Evidence that having a peanut allergy has worse quality of life for a family than having diabetes… Mostly due to fear of unexpected severe reaction, and restrictions on social activities particularly eating out, parties and holidays.
Allergic patients can feel embarrassed or even ridiculed for declaring their allergy. Allergy is often mocked in the media (Cobra Kai, the Box Trolls, Peter Rabbit).
School and nursery are a particular area of concern, whether the right foods will be served, whether teachers or other children might bring allergens into school (food is sometimes used in classes, for example making bird seed balls), whether reactions will be managed appropriately, school trips. Children have died in school (Nasar Ahmed, Mohammed Ismaeel Ashraf).
Mums tend to be more concerned by limitations in the child’s own social life, dads seem to care more about limitations in the whole family’s social life. [Stensgaard, Clin Exp Allergy 2017]. Mums are the ones most studied. There probably are significant differences between mums and dads. In some studies, parents overrate their child’s quality of life, but in others (particularly with teenagers) parents can be seen as over anxious. Teenagers tend to take on the perspective of the parent of the same sex.
How bad previous reactions have been, interestingly, does not in itself contribute significantly to quality of life – in some cases, not having ever had a reaction can make families more anxious, because they don’t know what to expect! In one study, having multiple allergies and having an adrenaline pen was associated with worse quality of life. [Protudger, Clin Transl Allergy 2016]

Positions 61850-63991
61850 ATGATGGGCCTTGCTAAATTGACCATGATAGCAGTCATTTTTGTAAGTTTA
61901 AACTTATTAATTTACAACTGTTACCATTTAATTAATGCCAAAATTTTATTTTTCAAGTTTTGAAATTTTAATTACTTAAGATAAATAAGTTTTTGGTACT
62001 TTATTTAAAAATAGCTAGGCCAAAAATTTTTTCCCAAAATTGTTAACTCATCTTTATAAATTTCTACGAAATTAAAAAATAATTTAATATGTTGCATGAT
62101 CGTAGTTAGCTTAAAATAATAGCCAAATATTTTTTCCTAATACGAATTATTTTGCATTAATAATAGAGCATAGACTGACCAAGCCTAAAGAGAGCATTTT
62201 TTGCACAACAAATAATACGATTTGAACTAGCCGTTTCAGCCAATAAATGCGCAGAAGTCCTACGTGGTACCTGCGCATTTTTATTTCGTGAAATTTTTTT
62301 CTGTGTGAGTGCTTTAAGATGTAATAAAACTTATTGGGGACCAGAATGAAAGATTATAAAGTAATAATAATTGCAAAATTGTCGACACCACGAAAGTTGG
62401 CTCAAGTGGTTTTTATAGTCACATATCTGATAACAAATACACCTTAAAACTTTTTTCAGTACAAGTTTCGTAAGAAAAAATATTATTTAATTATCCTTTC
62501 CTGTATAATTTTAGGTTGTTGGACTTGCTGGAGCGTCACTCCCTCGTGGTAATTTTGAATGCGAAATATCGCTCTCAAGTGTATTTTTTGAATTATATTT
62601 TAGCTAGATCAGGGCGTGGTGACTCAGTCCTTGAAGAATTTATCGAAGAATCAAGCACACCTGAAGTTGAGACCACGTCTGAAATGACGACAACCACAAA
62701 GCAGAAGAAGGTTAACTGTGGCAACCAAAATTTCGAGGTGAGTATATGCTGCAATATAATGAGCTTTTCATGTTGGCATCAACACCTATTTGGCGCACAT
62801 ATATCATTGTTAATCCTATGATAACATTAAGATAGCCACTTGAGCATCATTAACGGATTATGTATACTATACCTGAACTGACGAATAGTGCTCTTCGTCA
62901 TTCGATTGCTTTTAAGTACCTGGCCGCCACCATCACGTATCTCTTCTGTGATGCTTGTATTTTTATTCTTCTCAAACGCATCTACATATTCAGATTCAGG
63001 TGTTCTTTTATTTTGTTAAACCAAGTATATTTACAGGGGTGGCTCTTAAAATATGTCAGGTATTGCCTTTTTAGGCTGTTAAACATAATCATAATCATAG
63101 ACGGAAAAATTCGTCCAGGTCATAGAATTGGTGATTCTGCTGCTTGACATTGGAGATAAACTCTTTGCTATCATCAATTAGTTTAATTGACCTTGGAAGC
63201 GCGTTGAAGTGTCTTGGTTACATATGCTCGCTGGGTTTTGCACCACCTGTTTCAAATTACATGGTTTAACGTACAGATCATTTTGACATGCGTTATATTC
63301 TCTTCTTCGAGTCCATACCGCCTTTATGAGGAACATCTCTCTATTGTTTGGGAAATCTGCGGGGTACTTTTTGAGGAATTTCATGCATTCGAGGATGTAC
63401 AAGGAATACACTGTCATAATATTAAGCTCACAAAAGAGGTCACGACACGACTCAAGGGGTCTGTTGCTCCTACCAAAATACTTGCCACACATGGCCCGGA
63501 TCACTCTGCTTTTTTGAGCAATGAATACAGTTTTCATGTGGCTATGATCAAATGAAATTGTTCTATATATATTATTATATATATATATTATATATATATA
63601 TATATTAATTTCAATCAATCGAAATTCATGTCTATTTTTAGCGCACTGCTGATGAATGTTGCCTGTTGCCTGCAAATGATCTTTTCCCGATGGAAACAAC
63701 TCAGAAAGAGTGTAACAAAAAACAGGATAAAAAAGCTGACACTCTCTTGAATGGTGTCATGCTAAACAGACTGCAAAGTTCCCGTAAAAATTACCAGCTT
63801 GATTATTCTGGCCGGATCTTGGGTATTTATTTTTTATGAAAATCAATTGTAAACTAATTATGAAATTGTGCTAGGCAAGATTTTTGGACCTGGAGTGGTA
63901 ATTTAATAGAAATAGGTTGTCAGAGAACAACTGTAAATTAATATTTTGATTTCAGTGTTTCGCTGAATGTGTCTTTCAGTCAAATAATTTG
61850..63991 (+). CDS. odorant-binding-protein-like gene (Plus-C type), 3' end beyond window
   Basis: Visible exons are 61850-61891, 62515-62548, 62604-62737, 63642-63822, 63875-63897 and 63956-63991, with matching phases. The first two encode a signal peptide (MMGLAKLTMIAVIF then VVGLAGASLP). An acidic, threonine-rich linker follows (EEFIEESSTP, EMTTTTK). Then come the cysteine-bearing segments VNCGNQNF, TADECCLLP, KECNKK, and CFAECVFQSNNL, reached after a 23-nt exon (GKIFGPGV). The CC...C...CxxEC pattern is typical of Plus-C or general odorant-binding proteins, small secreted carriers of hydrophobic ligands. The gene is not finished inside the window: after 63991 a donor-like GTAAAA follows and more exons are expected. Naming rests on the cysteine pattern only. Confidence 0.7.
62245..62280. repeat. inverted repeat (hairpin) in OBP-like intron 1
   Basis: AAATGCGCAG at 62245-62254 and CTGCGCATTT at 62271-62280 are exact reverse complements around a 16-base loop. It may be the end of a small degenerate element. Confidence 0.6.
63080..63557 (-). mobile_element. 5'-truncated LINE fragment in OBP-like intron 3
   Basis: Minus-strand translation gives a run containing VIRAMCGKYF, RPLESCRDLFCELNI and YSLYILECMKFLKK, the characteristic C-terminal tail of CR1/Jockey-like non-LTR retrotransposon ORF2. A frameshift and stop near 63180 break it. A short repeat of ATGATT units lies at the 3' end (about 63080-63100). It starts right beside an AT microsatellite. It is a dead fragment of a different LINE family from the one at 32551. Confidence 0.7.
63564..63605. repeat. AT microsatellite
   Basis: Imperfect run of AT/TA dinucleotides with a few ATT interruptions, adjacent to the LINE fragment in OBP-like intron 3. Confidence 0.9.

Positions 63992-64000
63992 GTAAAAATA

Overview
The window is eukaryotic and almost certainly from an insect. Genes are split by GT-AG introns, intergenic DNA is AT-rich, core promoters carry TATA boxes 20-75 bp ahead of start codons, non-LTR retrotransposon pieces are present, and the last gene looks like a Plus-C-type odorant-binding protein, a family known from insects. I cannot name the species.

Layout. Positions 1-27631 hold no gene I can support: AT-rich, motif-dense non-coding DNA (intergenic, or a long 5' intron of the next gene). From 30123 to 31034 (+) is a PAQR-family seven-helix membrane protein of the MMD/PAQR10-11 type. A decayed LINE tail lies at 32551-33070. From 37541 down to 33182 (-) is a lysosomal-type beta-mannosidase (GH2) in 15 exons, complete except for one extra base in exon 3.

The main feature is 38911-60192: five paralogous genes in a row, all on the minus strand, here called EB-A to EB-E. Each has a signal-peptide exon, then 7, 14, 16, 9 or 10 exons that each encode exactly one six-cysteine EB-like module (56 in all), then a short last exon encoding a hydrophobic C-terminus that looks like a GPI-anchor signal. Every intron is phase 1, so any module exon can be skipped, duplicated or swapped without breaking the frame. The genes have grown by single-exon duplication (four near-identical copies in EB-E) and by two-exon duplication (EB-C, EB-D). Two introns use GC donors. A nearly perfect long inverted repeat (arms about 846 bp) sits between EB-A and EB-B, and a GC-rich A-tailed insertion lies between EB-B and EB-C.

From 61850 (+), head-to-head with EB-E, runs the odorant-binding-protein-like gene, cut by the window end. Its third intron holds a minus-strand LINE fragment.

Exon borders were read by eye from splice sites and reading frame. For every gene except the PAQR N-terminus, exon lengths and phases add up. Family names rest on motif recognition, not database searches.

Parents can feel guilty if their child has a reaction, a failure of their duty to protect. Mums can feel guilty about having “caused” their child’s allergy, either through their own medical history or what they ate or didn’t eat in pregnancy (even there is no good evidence for this being a factor).
Better quality of life is seen in allergic families with greater self efficacy for food allergy management, and lower perceived likelihood of a severe reaction [Knibb, Pediatric Allergy & Immunology. 27(5):459-464, August 2016].
8 European countries, questionnaire study of adults and children with peanut allergy.
Only a minority remembered getting any training in future emergencies or use of medication, after their initial reaction. There was a low rate of satisfaction with AAI training!
43% reported bullying, and a third of these described it as severe.
65% confident in ability to recognize a reaction, but only 45% confident about knowing when to use an AAI and 59% how. 62% say the carry AAI all the time.
25-30% said it was not easy (or rarely easy) to talk to friends or family about their allergy, although most felt confident talking to new people about their allergy. Friends and family were generally seen as “believing there is too much concern over allergy” even though overall they were seen as having a good awareness and understanding of allergy (cf other people, where this was seen as the opposite).
Dutch respondents had lowest rates of uncertainty and stress around activities, and for feeling anxious. At same time, they had the highest rates of confidence around knowing when and how to use AAI. France had highest rate of being made to feel different in a negative way, and feelings of isolation.
NB – likely to be the most affected families who participated.
[Dunngalvin, Allergy 2020]